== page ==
No sense of community in Walnut Grove

A hard-nosed attitude towards a missing teen dance ticket leaves parent cold.

Editor: There was recently a Grades 6 and 7 dance at the Walnut Grove Community Centre. I purchased a ticket for my son, and his friend bought one earlier in the week.

Just before the dance took place, my daughter wanted to borrow a backpack for camping so I told her to take her brother’s, but she accidentally took his friend’s, with his ticket inside. His friend was sleeping over so they could go to the dance together.

When I arrived at the dance, I explained the situation to the supervisor and other staff but they advised me that the rules were no free replacement tickets, and as the dance wasn’t sold out, they said I had to buy another ticket. This was the policy since kids have given their ticket to other kids and then said they lost it and got another “free” ticket.

Obviously that was not the case for us, as I was there with my son’s friend. It was the perfect opportunity to actually show community and understanding. It was obvious we were not trying to scam the system, as the computer showed that he had purchased his ticket already and it was just a matter of giving him another ticket.

While they were pleasant and “understanding,” they not only did not just replace the ticket, but they charged me $9 because the new ticket was not bought in advance. It’s $7 in advance.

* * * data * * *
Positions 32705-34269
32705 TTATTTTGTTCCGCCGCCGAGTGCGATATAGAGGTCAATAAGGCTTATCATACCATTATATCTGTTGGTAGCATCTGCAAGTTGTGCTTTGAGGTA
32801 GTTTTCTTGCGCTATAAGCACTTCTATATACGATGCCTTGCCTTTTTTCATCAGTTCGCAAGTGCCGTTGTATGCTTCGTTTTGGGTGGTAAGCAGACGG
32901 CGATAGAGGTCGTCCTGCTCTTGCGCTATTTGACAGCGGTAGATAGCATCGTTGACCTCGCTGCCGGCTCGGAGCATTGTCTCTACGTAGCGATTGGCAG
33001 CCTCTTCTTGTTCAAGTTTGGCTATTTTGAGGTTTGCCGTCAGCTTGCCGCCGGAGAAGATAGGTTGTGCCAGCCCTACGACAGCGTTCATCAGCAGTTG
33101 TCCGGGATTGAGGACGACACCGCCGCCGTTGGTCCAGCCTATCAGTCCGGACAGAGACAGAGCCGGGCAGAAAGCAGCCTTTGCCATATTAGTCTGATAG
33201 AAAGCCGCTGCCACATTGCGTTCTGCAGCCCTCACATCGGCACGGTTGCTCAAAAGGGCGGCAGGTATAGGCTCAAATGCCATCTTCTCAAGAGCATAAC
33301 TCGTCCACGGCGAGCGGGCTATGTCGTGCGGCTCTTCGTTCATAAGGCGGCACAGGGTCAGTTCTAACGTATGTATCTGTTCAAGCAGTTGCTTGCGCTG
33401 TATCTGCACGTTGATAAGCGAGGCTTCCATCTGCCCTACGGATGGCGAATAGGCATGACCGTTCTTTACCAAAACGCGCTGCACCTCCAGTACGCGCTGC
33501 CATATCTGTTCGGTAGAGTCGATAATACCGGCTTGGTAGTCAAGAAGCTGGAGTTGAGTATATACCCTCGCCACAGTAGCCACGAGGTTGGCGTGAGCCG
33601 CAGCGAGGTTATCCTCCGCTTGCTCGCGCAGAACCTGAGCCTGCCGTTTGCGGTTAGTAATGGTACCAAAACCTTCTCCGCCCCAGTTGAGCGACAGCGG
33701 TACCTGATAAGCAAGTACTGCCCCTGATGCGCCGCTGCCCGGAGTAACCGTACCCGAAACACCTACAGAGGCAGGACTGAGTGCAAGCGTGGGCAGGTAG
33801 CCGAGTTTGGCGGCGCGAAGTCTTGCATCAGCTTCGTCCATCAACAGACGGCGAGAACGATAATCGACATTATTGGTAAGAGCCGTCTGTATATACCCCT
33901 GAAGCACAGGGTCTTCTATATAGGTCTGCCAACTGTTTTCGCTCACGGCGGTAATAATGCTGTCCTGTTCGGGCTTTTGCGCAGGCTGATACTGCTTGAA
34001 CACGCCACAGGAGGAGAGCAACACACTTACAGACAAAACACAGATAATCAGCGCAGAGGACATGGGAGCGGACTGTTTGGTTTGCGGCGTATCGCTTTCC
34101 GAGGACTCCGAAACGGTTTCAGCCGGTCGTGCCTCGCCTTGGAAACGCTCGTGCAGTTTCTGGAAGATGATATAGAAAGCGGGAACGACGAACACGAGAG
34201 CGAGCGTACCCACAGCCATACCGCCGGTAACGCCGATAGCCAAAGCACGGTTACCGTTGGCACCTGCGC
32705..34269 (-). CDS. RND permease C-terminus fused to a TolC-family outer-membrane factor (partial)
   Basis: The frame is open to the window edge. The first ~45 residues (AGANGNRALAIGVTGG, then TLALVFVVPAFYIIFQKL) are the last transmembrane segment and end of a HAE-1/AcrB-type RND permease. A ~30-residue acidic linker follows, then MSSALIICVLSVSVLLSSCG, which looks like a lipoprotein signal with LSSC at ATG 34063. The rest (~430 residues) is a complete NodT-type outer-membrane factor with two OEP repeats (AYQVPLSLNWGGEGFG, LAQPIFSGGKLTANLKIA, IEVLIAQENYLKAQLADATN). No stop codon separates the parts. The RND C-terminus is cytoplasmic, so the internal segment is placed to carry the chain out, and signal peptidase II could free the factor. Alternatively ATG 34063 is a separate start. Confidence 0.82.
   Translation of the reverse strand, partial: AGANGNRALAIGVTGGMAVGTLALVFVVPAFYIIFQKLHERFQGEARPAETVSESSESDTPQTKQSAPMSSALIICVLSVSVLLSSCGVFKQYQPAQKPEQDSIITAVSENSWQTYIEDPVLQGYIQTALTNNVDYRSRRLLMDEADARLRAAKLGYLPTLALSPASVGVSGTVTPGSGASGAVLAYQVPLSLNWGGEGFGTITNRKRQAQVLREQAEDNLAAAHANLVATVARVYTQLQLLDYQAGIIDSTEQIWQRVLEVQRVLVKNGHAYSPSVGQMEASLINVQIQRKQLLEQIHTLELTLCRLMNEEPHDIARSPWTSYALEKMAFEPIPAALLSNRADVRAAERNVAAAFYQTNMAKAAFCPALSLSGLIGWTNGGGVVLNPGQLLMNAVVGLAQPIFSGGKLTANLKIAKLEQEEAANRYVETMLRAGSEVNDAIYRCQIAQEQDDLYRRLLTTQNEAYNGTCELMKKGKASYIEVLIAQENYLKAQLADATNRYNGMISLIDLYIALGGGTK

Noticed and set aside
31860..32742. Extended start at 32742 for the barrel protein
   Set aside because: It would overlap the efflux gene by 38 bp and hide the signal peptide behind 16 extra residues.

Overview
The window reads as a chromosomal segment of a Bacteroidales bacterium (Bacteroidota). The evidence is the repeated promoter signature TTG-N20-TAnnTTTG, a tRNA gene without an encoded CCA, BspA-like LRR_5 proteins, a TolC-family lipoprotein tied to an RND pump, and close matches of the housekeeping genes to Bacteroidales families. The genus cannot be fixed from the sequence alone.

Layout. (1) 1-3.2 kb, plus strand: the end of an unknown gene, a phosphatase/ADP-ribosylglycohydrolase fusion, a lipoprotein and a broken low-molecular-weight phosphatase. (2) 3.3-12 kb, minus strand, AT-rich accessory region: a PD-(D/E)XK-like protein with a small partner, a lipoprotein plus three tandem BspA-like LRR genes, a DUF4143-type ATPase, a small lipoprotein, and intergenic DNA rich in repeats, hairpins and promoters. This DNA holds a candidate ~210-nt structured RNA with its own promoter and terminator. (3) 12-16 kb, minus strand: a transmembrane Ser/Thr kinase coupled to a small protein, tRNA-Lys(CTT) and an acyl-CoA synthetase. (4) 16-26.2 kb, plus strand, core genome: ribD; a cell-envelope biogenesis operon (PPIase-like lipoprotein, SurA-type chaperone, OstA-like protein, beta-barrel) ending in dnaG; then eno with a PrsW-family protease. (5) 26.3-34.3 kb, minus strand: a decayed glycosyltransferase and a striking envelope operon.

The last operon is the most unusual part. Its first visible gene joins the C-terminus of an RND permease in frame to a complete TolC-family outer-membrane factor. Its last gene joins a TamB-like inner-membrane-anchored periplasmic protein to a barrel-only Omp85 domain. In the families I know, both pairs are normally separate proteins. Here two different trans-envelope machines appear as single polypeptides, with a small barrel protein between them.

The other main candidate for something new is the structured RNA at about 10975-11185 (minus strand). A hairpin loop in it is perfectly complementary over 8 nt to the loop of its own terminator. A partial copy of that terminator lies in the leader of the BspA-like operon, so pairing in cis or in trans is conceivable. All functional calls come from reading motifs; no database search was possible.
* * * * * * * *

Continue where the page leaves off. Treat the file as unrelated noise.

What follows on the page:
Now, let me ask you this. Walnut Grove is a community which I have been a part of for 14 years. This is a community centre, and I was treated in no way as part of a community.

The government spends all kinds of money trying to raise community spirit and involvement, but when the perfect opportunity to show community is presented, it is denied.

I understand that occasionally people scam the system, but why should everyone else be punished for that? This is a community. Why focus on the odd “free” ticket being scammed?

Maybe kids do so because they can’t afford a ticket, or their parents are too busy working to survive, or to drive them there in advance to buy one. Even if it was a scam, that happens, and there are always a bad apple. Honest mistakes also happens, like my daughter taking the wrong backpack.

I am so disgusted by this lack of community. I went in myself to explain the situation, confident that there would be understanding. It was very obvious that we were not lying.

If there have to be rules like this, at least allow staff the leeway to make a judgment call in these situations. These are just kids, and it’s a dance, for Pete’s sake.

The world is such a cold place with rules and laws taking the place of caring and relationships, but this community can make better choices to actually be a community, and not let that rule us.

Anita Voth,

Langley